Although this publication receives numerous press releases and posts from industry mailing lists, we seldom get any direct insight into what the general public thinks about the HD Radio roll-out. And so it was with great interest that I reviewed online forum responses to a Dec. 1 Business Weekonline story regarding the HD Digital Radio Alliance’s latest promotional blitz.As of Radio’s publication deadline, Business Week’s reader forum had accumulated 19 responses to the HD Radio article. But one didn’t have to read them all to get a sense that the predominant tone was skeptical at best.An armchair analysis of the posts finds two recurring themes. The first can best be summed up as HD Radio being “too little, too late � content choice is what we want, and even digital multicasts can’t match the kind of choices offered by Sirius and XM.”The second theme, not unfamiliar, might be summarized as “too much wrapper and not enough candy.” Our industry has known for a long time that heavy spot loads are a tune-out for listeners, but that recurring complaint was met with a universal rationalization that the public simply had to accept commercials as an inescapable price paid in exchange for content. As we are all painfully aware, the public now has other options. To their credit, Clear Channel saw this storm of disaffection coming and tried to blunt it with their “Less is More” initiative, but with less than dramatic results.A smattering of other negatives were also found in the forum list. While at least one contributor reflected a fundamental ignorance of the technology, a couple of respondents indicated they had already tried out HD Radio and found the coverage and the content wanting.Finally, there were just a few lukewarm posts suggesting that HD Radio might fill a niche for those that want more content choice at a zero-based price point.So what conclusions are we left with from this decidedly unscientific sampling of public feedback on HD Radio? Certainly that now–more than ever–content is king, in radio as in other mediums. All of the technological enhancements that HD Radio brings to the consumer will make little difference if innovative programming doesn’t follow. Promotional campaigns, station conversions and container ships full of inexpensive receivers may make HD Radio readily accessible to consumers, to be sure. But ultimately, it will be up to programmers to plug in the unique and relevant programming that will win and hold listener’s attention.A Report on Digital Radio North of the Border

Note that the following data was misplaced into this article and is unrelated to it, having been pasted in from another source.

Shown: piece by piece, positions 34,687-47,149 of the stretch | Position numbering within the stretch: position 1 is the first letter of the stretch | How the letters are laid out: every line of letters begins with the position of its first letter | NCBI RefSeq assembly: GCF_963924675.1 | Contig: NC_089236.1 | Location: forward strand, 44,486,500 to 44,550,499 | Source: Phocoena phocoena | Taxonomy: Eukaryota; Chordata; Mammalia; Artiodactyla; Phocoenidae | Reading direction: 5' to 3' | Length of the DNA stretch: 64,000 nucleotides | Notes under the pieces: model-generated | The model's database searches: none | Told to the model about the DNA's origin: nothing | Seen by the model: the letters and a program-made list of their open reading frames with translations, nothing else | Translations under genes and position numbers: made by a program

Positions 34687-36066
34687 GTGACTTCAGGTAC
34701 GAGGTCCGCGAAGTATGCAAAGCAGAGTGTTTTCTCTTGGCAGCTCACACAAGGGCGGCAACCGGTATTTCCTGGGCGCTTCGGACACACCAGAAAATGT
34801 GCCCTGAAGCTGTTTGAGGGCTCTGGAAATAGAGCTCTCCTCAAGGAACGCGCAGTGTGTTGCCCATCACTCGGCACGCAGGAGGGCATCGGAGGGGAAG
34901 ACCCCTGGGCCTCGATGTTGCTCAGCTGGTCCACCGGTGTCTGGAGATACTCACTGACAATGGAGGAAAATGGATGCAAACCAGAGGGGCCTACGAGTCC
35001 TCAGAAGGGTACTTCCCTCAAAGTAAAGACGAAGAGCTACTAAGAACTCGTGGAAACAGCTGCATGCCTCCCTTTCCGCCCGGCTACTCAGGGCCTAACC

Canada has been dealing with the issue of DAB service implementation for some time. In this issue of Radio’s Digital Radio e-newsletter, we’re pleased to present an interesting and informative report on the current state of digital radio in Canada, submitted by Wayne A. Stacey, PE, a broadcast consulting engineer with Wayne A. Stacey and Associates in Ottawa, Ontario.Status Report: Digital Radio Broadcasting (DRB) in CanadaTo date, Canadian broadcasters have rolled out L-Band DRB services in the four largest cities. Eureka/147 DAB at L-Band is the only form of DRB that can be licensed in Canada at the present time. More than 50 AM and FM stations are currently broadcasting 100 percent simulcasts of their analog programming.This was accomplished under a transitional DRB policy set in 1995 by our regulator, the CRTC. This policy foresaw DRB as being an eventual replacement for analog AM/FM services. The CRTC said that, until a permanent policy is established, DRB stations would primarily be licensed only to existing AM/FM licensees and the DRB facilities would mostly simulcast the programming of existing analog stations. This has not proven attractive to the public and has not encouraged consumer receiver dealers to stock and sell L-Band DRB receivers in large quantities.The CRTC now has under consideration a permanent DRB policy for Canada. When it became known that this was underway, broadcasters put the implementation of any new DRB facilities on hold until such time as this new policy is in place. When the CRTC held public hearings earlier this year, many recommendations were received. A key recommendation was that the CRTC should allow DRB stations to originate entirely new programming services that would be very attractive to listeners. Moreover, broadcasters expressed interest in providing new types of multimedia DMB services via L-Band DAB transmitters and recommended that this technology also be considered when setting the new licensing policy.Contrary to some recent reports, broadcasters in Canada are not suggesting that L-Band DRB services be dropped from our long-term strategic plans. However, they would like the regulatory freedom to re-purpose this service, to move away from the “replacement” model of the current transitional policy and to provide exciting new services that Canadians want to receive. Our best information at this time is that the new CRTC policy decisions will be released before the end of this year. After this, broadcasters will be determining their future strategies for the permanent use of allocated L-Band spectrum.As for the so-called In-Band On-Channel (IBOC) DRB option, Canadian radio broadcasters see this as a possible opportunity to transition their current analog services in the AM and FM bands to digital. During the CRTC hearings, broadcasters recommended the following with respect to IBOC services:1. The CRTC should allow the implementation by existing broadcasters of AM and FM IBOC DRB services that are 100 percent simulcast with their respective analog services (e.g. HD-1) and that broadcasters should be permitted to determine when such implementation should occur.2. With respect to ancillary FM IBOC DRB services (e.g. HD-2, HD-3, etc) the regulators should adopt provisions similar to the current policy governing audio programming services delivered via FM subcarriers (SCMO). That is, the CRTC should allow this capacity to be used by the licensee or its lessees, subject to certain specific provisions applicable only to services that compete with existing programming sources in the same market (e.g. ethnic radio services).It is important to understand that the broadcasters are recommending that these IBOC policy steps be taken only if the following happens:1. The FCC officially adopts one or more IBOC systems as voluntary standards in the United States.2.Canada’s technical evaluations of IBOC technology demonstrate that the compromises necessary to implement this technology are acceptable to the regulators and the broadcasters.3. Industry Canada (our technical regulator) adopts transmission standards in Canada that are similar to the U.S. standards.FM-band IBOC tests are currently underway in Toronto, with a view to assessing point (b) above. AM-band IBOC tests are planned for next spring. Although the FM-band tests involve only the Ibiquity HD Radio system, broadcasters anticipate that AM-band testing will include the Ibiquity HD Radio system and the Digital Radio Mondiale (DRM) system.In summary, Canadian broadcasters would like the freedom to use L-band DRB and AM/FM IBOC technologies as they transition their analog services into the digital world. They believe that this policy would provide the best opportunity for them to be able to compete with the vast array of new digital audio services available to consumers, such as satellite radio, Internet radio, Ipods, etc. It also provides a multi-option plan that permits them to proceed with digital radio conversions, even if one of the technology options fails to gain adequate consumer acceptance.Radio magazine extends its thanks and appreciation to Mr. Stacey for his thoughtful contribution. Readers wishing to contact him can do so at 613-745-9151 or via e-mail at [email protected]IBOC Across AmericaIBOC by State: Illinois